Summer Chinook Juvenile Sampling and Adult Monitoring in the Mid-Columbia
This report summarizes results for the project “A Stock Assessment and Research Plan for Mid-Columbia River Summer Chinook, Parts I and II” (Southeast Sustainable Salmon Fund Project No.s 45060 and 45289). The project involved field work in 2004 and 2005 performed by the Columbia River Inter-Tribal Fish Commission (CRITFC), and the Yakama Nation (YN) Department of Fisheries. Activities were designed to describe characteristics of adult escapement, juvenile production and out-migration, and ocean migration of Mid-Columbia summer (summer/fall ocean-type) Chinook Salmon Oncorhynchus tshawytscha in the Methow River, Okanogan County, Washington. Primary results were: * Tower counting for adult escapement estimation was deemed unreliable for this river due to high frequency of turbid conditions. * Collaboration with WDFW on a radio telemetry project involving tagging of returning adults at Wells Dam indicated that 12.5% of these fish migrated into the Methow River. Based on a total count of 34,075 at Wells dam in 2005, escapement of adult summer Chinook to the Methow River is estimated to have been 4,259+/-1,320. * Researchers also collaborated on another CRITFC project to test the capabilities of a long range model of a Dual Identification Sonar (DIDSON-LR). Results indicated that the instrument can yield accurate counts of migrating fish at a distance of 42m and more, though resolution of the images was insufficient to make more than qualitative estimates of fish size. * Juvenile sampling with a rotary screw-trap from May to July indicated that smolt outmigration was 526,385 in 2004 and 504,908 in 2005. Peak migration occurred in the first or second week of June. Genetic analyses indicated that approximately 85% of the fish were summer Chinook, while 15% were spring Chinook. Correction for the latter percentage provides estimates of total summer Chinook production of 444,269 in 2004, and 433,312 in 2005. Although (subyearling) summer Chinook juveniles tended to be smaller than (yearling) spring Chinook, there was significant overlap in length between stocks. * PIT tagging of a sample of out-migrating juveniles provided a geometric mean travel time of 31 days from the Methow River to McNary Dam in both years. Survival to McNary Dam was only 7-8%.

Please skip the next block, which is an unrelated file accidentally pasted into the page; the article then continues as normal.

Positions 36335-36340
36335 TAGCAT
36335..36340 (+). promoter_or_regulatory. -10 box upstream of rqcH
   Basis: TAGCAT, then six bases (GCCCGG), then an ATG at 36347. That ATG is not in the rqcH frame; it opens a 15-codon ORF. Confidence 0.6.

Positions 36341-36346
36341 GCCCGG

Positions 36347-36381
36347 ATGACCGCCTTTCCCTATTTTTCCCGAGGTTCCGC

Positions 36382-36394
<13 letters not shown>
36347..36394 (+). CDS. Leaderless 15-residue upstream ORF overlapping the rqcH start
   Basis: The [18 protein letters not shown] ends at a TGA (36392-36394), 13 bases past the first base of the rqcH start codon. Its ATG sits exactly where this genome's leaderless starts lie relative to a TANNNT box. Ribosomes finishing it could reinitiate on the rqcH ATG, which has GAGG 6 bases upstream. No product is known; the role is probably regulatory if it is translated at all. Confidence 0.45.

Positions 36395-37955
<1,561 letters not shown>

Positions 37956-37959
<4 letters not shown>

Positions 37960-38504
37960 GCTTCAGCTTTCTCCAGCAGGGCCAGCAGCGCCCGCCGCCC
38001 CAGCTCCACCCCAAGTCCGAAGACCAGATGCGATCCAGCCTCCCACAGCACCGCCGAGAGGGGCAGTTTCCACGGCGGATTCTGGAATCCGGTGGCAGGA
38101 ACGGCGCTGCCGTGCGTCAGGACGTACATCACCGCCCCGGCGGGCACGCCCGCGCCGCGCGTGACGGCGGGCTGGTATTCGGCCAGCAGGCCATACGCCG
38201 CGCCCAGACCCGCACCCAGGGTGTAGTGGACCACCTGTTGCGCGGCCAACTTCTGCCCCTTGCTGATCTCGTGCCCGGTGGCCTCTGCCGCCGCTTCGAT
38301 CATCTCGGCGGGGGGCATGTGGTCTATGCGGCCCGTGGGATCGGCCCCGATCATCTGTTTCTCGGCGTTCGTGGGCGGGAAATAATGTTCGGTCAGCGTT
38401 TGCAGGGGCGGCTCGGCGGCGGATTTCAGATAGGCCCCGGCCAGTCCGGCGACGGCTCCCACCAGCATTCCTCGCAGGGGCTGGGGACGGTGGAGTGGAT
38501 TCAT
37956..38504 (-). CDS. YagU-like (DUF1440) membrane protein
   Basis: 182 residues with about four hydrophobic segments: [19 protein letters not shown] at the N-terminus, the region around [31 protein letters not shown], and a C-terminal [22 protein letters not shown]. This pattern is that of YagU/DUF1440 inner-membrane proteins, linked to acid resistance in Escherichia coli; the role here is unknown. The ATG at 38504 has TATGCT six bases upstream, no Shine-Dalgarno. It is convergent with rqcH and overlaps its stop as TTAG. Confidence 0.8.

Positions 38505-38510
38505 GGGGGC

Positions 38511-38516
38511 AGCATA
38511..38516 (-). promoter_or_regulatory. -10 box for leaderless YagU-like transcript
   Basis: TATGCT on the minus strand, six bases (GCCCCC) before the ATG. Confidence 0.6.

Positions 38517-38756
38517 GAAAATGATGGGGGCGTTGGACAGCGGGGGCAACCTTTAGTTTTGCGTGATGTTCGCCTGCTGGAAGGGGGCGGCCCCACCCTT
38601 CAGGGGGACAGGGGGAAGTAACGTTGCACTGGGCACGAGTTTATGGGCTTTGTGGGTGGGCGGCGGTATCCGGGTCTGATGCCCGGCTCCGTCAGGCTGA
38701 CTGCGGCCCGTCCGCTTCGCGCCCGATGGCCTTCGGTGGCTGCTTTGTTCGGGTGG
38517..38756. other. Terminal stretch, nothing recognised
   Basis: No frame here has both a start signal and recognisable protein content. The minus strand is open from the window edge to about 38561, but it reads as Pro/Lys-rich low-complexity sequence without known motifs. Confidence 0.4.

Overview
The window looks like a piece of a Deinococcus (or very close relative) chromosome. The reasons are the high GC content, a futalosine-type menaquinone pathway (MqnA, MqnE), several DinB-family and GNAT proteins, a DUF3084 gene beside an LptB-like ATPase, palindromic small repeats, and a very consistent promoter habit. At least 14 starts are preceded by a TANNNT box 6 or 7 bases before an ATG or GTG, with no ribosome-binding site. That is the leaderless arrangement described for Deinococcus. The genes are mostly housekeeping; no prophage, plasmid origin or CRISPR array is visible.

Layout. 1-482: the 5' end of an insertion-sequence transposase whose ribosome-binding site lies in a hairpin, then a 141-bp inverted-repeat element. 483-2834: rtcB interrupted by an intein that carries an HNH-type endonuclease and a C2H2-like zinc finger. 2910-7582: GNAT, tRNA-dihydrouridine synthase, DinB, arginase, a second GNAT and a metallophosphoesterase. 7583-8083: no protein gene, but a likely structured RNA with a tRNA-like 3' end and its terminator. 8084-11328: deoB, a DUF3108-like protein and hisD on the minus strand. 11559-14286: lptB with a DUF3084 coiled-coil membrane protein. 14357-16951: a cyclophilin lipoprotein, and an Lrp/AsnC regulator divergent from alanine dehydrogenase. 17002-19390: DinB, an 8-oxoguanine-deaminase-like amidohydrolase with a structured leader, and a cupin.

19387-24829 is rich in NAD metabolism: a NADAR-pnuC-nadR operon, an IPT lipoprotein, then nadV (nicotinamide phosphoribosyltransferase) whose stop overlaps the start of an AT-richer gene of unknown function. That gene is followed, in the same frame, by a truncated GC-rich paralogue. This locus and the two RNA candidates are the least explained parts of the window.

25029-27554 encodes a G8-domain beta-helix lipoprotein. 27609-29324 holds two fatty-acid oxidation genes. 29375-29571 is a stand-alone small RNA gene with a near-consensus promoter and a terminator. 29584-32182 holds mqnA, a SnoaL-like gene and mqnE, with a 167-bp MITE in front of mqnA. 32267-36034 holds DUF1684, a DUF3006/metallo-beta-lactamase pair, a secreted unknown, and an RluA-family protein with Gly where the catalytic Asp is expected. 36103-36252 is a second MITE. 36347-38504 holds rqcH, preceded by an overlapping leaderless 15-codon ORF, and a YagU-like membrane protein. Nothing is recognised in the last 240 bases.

Galbreath, P.F., P.E. Barber, S.R. Narum, D. Evenson and S-Y. Hyun. 2006. Summer Chinook juvenile sampling and adult monitoring in the Mid-Columbia. Southeast Sustainable Salmon Fund Project Numbers: 45060 and 45289, Columbia River Inter-Tribal Fish Commission Technical Report 06-5. Portland, Oregon. 48p.